“They were having a great time, like they didn’t have a care in the world,” one server told the New York Post. “They were drinking Patrón shots in the deck area, being loud and laughing. It’s almost like they were trying to draw attention to themselves.”

A member of the wait staff said the duo met up with friends and racked up a tab of more than $300 during their rowdy outing, WSAV reported.

“They had shots, [were] flirty and demanded a waiter’s number,” one staffer alleged. “People were getting upset. They just wanted them out of here. It was really strange.”

Days later, Simon complained to WTOC that protesters have been rallying outside her home and leaving signs on a memorial for her son calling her a “Baby Killer.”

“It makes it hard to even process what’s going around us,” she told the news outlet. “We get to the point where we have to barricade our own home in order to even feel safe in our backyard because we can’t even process what is happening everywhere else, or even have the time to do so.”

“I can’t even walk out and appreciate my own son’s memorial or put down gifts that I got for him. I can’t even go out there and do that without harassment and negligence and everything,” she added. “It’s just devastating to see that this is how the outside world reacts.”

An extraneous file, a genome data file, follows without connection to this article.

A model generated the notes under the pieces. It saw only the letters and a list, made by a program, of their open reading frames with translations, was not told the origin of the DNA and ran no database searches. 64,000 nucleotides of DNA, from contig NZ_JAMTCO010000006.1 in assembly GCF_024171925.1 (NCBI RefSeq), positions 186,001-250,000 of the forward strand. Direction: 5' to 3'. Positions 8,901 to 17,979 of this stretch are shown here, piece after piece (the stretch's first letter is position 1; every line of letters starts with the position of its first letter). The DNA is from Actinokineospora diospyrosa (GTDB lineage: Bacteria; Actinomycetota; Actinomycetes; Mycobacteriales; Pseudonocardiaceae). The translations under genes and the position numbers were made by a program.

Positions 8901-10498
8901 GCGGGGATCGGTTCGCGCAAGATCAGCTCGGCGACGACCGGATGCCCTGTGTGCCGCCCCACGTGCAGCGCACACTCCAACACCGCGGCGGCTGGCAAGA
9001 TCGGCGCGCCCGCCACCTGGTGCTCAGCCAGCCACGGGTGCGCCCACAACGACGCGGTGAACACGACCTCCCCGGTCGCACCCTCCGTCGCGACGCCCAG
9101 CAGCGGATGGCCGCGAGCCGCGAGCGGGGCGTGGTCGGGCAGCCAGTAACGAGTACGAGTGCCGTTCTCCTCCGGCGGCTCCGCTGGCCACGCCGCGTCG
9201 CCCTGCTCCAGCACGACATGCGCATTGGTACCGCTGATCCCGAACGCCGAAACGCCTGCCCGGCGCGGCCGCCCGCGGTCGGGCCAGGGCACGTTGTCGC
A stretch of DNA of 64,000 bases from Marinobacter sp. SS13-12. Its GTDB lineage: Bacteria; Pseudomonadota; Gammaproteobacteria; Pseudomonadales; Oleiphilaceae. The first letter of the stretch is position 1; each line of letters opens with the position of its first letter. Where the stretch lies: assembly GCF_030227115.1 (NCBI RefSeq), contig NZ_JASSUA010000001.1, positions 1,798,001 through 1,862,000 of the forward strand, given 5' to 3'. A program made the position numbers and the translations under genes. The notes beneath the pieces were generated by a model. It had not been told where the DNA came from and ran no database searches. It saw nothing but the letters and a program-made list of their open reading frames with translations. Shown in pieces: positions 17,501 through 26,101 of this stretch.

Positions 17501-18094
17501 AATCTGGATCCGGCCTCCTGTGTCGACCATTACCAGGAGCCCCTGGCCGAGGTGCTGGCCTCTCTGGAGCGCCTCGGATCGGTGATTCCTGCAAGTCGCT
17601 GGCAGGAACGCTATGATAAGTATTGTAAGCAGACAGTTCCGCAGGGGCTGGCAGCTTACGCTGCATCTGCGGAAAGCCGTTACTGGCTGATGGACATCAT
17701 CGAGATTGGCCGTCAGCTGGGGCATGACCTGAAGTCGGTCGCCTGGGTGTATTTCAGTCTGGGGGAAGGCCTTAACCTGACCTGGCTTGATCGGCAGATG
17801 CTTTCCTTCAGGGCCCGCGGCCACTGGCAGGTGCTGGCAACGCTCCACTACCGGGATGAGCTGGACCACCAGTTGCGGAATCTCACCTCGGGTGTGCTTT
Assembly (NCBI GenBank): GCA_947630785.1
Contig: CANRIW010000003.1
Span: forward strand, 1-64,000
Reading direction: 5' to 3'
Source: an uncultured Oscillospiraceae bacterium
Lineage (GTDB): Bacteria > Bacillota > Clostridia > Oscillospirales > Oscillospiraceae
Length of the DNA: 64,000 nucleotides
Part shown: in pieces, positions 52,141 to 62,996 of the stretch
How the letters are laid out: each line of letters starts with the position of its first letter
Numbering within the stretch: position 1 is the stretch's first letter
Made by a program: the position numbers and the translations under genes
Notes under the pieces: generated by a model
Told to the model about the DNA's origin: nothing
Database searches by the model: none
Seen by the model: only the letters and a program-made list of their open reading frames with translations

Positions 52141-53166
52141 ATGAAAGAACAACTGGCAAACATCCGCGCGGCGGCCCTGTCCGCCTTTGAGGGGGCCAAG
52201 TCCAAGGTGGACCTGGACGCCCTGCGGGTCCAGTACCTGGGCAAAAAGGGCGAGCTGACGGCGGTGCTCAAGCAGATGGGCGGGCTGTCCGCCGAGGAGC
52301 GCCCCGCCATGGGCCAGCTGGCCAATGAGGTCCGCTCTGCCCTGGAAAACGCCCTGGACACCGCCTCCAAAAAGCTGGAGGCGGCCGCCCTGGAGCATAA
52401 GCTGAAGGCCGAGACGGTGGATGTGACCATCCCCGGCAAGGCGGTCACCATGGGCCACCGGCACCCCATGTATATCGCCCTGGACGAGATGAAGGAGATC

Four demonstrators were arrested outside the family’s home over the weekend after they allegedly banged on windows and doors and blocked the driveway, WTOC reported.

Simon further declared that she isn’t going anywhere, despite being named as the prime – and only – suspect in her son’s death.

“I’m here. I’ve been here every day since this,” she told WTOC. “I’m not running and I’m not hiding.”

“And if something does come up that I am at fault,” she added, “I will take myself to that police station.”

“And I will walk with her,” Howell chimed in.

Simon said she becomes more and more angry each day police fail to find her son.

“Happy and alive. We want him back in our arms, holding us. That’s what we want,” she told WTOC. “We’re just hoping that he’s in somebody’s house and they’re feeding him and maybe they wanted a baby or couldn’t have a baby. Maybe they thought they were his savior. That’s our best hope at this point.”